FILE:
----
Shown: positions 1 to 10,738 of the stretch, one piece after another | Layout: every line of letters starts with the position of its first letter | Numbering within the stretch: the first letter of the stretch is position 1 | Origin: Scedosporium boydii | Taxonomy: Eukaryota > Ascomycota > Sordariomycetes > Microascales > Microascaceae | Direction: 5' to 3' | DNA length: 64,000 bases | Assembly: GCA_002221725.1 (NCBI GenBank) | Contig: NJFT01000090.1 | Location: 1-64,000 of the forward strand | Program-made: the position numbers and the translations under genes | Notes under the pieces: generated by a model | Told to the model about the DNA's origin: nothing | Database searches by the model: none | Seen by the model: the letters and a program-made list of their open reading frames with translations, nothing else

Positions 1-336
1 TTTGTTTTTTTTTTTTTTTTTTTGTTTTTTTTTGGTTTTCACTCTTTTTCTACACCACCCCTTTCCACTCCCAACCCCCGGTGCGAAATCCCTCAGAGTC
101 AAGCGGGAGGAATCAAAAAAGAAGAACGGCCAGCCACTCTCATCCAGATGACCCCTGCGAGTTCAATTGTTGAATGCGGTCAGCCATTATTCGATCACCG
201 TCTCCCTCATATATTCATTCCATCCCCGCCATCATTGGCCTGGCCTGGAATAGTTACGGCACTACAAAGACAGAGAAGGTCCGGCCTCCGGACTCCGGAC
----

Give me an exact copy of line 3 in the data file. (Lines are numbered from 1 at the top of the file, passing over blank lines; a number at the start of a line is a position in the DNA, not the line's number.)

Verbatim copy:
1 TTTGTTTTTTTTTTTTTTTTTTTGTTTTTTTTTGGTTTTCACTCTTTTTCTACACCACCCCTTTCCACTCCCAACCCCCGGTGCGAAATCCCTCAGAGTC